But how was he as a tackler?

 

Solo

Assist

Total

Miss

Miss %

vs VGT

1

3

4

0

0.00%

vs A&M

3

1

4

3

42.86%

vs CSU

5

1

6

0

0.00%

vs  MS

1

1

2

0

0.00%

vs KY

2

1

3

0

0.00%

AVG

2

1

4

1

8.57%

Total

12

7

19

3

13.64%

 

As the son of a linebackers coach (Florida State’s Sal Sunseri), Vinnie Sunseri tackles very well. He routinely took appropriate angles to the ball-carrier and used his arms and body positioning to reduce their options of moving around the field. Whenever he actually made contact, Sunseri textbook-tackled his opponents by squaring his shoulders, wrapping them up in the chest, and using his momentum to knock them off-balance and down to the ground. Sunseri had a bad game against Texas A&M, whiffing on several tackles, but everyone has bad days and I think that four games of good performances outweighs one bad outing.

What is most intriguing about Sunseri is his versatility. In the games that I watched he filled a variety of roles including free and strong safety as well as slot cornerback. In this manner he was very similar to Saints safety Kenny Vaccaro, who played all three of those positions and inside and outside linebacker in his 2013 rookie campaign. This leads me to believe that Sunseri is intended to back up Vaccaro and be a defensive chess piece in his own right.  While he is nowhere near the caliber of player that Vaccaro is, Sunseri is similarly versatile, reliable, and charismatic on the field. Now that he is wearing the Black and Gold, he certainly has a niche to fill over the coming years.

That is not to say that Sunseri has an easy road to making the Saints’ roster. He is one of several young, hungry and talented players competing for the Saints’ fourth and fifth safety spots. The Saints had ten defensive backs on their opening day roster in 2013, five of them safeties and the other five of them corners. I think it’s likely the Saints take the same approach this season, and Sunseri’s competition will be fierce.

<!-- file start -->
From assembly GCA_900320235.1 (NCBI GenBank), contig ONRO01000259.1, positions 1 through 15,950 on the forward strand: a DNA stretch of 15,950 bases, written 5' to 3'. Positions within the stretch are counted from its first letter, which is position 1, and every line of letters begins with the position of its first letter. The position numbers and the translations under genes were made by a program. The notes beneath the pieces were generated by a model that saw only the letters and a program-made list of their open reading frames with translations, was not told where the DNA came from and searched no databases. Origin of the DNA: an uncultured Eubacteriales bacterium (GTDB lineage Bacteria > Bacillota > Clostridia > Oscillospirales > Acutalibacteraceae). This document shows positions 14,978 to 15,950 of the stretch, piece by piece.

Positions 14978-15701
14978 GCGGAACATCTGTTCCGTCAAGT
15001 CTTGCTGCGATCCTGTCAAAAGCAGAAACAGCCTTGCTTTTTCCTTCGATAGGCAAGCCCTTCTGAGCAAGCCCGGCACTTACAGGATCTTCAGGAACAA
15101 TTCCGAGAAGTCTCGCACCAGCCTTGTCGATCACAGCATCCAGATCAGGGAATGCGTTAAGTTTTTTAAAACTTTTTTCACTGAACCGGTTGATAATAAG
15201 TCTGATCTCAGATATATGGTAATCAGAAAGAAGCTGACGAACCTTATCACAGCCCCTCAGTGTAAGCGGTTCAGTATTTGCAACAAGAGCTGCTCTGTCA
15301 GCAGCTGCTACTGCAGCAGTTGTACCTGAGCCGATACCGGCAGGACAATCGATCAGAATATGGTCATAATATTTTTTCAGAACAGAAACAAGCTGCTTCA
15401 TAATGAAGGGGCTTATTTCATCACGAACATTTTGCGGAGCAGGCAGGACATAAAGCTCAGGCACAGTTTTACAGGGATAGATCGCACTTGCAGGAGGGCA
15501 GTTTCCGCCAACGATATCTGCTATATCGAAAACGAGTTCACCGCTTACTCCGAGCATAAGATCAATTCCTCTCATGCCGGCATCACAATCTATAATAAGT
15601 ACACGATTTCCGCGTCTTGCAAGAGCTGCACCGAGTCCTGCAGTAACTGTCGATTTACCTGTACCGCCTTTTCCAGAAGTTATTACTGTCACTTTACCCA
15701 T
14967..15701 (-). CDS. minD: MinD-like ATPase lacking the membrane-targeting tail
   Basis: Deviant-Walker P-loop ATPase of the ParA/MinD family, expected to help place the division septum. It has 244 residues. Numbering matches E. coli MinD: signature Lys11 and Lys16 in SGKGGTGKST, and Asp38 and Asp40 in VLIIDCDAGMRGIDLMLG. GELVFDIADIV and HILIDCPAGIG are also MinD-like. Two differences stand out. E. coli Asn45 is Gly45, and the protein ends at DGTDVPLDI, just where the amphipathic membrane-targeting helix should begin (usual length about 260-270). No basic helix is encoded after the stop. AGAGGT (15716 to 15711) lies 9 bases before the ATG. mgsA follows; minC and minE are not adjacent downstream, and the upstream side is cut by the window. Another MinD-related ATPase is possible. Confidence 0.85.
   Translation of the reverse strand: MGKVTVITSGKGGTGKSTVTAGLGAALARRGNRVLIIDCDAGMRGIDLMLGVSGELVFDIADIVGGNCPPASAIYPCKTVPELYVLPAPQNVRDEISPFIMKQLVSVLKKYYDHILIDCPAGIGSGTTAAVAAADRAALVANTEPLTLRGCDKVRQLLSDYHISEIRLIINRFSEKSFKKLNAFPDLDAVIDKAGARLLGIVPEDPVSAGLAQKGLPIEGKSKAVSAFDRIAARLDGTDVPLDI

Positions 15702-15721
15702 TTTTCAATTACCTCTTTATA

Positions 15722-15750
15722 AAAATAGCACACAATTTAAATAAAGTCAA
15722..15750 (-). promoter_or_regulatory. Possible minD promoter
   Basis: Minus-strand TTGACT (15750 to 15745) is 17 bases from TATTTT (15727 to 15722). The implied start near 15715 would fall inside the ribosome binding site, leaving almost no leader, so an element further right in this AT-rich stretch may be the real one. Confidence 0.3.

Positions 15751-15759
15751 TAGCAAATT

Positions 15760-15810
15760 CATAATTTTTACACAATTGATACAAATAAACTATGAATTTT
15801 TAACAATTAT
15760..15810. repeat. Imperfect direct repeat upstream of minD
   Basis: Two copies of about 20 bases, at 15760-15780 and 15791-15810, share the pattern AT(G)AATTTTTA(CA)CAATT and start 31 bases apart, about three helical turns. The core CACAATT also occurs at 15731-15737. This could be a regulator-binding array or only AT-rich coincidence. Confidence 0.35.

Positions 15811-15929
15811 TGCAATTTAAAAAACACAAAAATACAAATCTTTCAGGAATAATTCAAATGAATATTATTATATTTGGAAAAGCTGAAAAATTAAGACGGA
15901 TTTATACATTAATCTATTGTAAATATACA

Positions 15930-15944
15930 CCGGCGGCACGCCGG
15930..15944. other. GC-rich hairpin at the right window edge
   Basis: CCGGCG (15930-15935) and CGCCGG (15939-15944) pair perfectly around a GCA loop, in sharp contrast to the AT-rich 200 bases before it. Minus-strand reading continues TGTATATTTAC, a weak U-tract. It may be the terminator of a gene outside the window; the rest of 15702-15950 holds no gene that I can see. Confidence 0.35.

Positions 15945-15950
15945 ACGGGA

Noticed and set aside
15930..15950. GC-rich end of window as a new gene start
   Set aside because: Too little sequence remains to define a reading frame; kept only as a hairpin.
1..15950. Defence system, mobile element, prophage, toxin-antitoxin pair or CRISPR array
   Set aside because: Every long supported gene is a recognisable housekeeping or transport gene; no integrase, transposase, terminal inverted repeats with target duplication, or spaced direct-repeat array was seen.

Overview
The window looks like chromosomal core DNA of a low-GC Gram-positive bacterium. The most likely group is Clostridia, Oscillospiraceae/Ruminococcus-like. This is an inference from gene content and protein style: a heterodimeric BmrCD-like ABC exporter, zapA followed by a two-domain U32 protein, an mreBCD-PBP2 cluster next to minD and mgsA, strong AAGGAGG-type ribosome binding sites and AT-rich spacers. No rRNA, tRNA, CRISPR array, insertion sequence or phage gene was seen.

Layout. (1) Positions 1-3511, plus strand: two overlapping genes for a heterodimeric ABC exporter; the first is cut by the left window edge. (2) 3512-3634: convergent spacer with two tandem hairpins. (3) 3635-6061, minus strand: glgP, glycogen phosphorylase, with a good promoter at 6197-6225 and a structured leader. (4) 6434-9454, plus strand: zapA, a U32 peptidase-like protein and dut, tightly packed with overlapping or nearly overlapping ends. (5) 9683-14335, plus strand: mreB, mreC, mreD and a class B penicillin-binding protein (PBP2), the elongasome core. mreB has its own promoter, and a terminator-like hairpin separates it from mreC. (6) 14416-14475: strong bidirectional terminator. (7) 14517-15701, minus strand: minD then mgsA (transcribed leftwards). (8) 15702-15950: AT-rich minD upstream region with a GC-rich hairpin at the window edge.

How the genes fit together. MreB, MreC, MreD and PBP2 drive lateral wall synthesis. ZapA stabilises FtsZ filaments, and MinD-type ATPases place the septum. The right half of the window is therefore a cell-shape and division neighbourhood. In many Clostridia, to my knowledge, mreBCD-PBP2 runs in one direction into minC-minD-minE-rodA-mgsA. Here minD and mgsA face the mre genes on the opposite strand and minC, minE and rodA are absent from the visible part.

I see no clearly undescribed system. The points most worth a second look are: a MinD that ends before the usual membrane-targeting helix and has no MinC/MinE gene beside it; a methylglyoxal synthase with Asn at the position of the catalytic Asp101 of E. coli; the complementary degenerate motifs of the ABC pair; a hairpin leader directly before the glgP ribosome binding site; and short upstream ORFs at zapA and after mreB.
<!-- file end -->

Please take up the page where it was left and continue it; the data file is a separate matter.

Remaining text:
He’s going to compete with Marcus Ball, a physical standout from the CFL’s Toronto Argonauts, and Ty Zimmerman, a fellow rookie with a reputation as a ballhawk from Kansas State who many thought should have been drafted. Assuming the Saints carry five safeties in 2014, only two of those three have a real shot at making the roster as Vaccaro, Byrd, and Bush are all locked in to play from day one. Competition is a great thing to have and it should ensure that the best players make the final fifty-three roster spots. However, there is a possible loophole here; considering that Sunseri is coming off of a significant injury, if he does not separate himself from the group of competing safeties he could be saddled with a medical redshirt to stay on the team and compete for a job in 2015. It isn’t the most ideal solution because you always want to see your drafted players contribute right away, but it is an option the Saints’ brass are sure to be considering.